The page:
Those who thought the US government’s spy agencies had reduced their pervasive spying efforts upon innumerable people were just given a rude surprise. The Reuters news agency revealed that the tech giant, Yahoo, had assisted the NSA in spying on all Yahoo email users. The Reuters report revealed that Yahoo agreed to spy on “all” its own email users to help the NSA spy on a massive slice of the Internet’s users. As USA Today, puts it, “Yahoo secretly agreed to search all its users’ incoming emails for a specific but unknown word or phrase (emphasis added),” and that this action by Yahoo “sent shockwaves in the tech sector.”

This really is incredible. Previous media articles all over the globe have documented that US (and other nations’) spy agencies have been monitoring, profiling and accessing the private electronic information of, it would seem, of just about everyone…everywhere. The revelations of the incredibly pervasive NSA spying programs targeted at not only Americans but citizens of many other nations around the world initially revealed by Edward Snowden focused much scrutiny on the activity of US spy agencies. The revelation that Yahoo was essentially acting as an accomplice of the NSA in this spying effort should shock everyone who uses email. Indeed, if a tech giant like Yahoo was used by the NSA to assist in spying on “all” Yahoo incoming emails, why would the NSA’s email spying effort be limited to only Yahoo? Did they have good evidence that terrorists or potential terrorist were using Yahoo’s email system and they wanted to locate them? If so, the NSA only needed to target specific email addresses for suspected terrorists (or other criminals being watched or sought for); there was no need to have Yahoo target “all” Yahoo incoming emails. Many questions come to mind. They include the following. Did they not also target “outgoing” emails as well? If not, why not? Did the NSA present Yahoo with a valid search warrant from a sitting judge to make sure this search was legal and Constitutional? I doubt they had a warrant. What judge would grant a warrant to spy on “everyone” within a tech giant’s email system? Those of us who watch NCIS or other TV shows about federal agencies and law enforcement bodies are aware that there is a “presumption of innocence” that all people have, and that police and federal agencies need a search warrant based on sufficient factual information to convince a judge that “probable cause” exists that a crime may have been committed before their privacy or homes can be invaded.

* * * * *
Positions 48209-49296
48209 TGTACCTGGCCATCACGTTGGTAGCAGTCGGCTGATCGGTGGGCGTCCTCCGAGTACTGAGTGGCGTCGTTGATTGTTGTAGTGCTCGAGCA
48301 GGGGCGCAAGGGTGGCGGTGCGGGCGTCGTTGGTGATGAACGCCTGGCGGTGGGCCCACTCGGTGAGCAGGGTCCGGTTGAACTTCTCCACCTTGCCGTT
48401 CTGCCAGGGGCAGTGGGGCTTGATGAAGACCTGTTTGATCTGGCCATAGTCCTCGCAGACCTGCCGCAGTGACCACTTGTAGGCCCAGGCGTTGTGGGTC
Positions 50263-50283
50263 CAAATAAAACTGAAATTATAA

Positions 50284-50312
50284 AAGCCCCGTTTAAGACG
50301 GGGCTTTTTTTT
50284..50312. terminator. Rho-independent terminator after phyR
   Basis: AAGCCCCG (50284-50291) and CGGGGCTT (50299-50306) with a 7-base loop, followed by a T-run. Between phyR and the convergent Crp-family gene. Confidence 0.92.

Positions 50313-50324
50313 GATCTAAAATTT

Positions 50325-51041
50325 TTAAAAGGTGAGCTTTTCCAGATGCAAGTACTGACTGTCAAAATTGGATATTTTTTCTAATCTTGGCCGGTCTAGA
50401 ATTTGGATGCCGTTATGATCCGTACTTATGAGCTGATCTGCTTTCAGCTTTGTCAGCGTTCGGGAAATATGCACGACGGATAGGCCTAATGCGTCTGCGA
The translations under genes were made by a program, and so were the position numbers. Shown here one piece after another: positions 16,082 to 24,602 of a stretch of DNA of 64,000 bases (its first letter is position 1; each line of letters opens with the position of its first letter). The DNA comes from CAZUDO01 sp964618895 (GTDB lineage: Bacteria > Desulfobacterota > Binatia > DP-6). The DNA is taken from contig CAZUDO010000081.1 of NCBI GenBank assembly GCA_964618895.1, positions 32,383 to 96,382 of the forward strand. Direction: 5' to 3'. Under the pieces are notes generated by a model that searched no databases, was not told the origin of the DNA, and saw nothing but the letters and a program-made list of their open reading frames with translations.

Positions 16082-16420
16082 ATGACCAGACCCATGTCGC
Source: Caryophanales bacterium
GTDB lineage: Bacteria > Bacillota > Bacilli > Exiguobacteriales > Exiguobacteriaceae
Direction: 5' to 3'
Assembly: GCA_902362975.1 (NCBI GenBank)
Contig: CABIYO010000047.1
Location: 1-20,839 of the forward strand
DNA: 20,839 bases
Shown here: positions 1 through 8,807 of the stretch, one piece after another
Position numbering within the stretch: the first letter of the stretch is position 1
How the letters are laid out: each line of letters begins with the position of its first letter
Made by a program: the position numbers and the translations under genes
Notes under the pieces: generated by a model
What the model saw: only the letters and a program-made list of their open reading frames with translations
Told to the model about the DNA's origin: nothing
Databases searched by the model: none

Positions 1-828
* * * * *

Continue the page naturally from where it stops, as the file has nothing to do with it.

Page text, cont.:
The first link and second link note that some top Yahoo administrators objected to submitting to the NSA’s “blanket” demand for such all-pervasive information. Did anyone at the NSA or Yahoo read the 4th Amendment to the US Constitution which forbids the federal government to “unreasonable searches and seizures” of “persons, houses, papers and effects.” I’m sure emails and electronic information of all kinds are covered under the generic term “papers” (since electronic correspondence did not exist when the US Constitution was ratified by the US states). The violations of the Constitution’s 4th Amendment seem vast and deliberate. As one attorney cited in the second link is quoted as saying: “it’s really staggering in its breadth and seems to go beyond the NSA programs we have known about for a while.”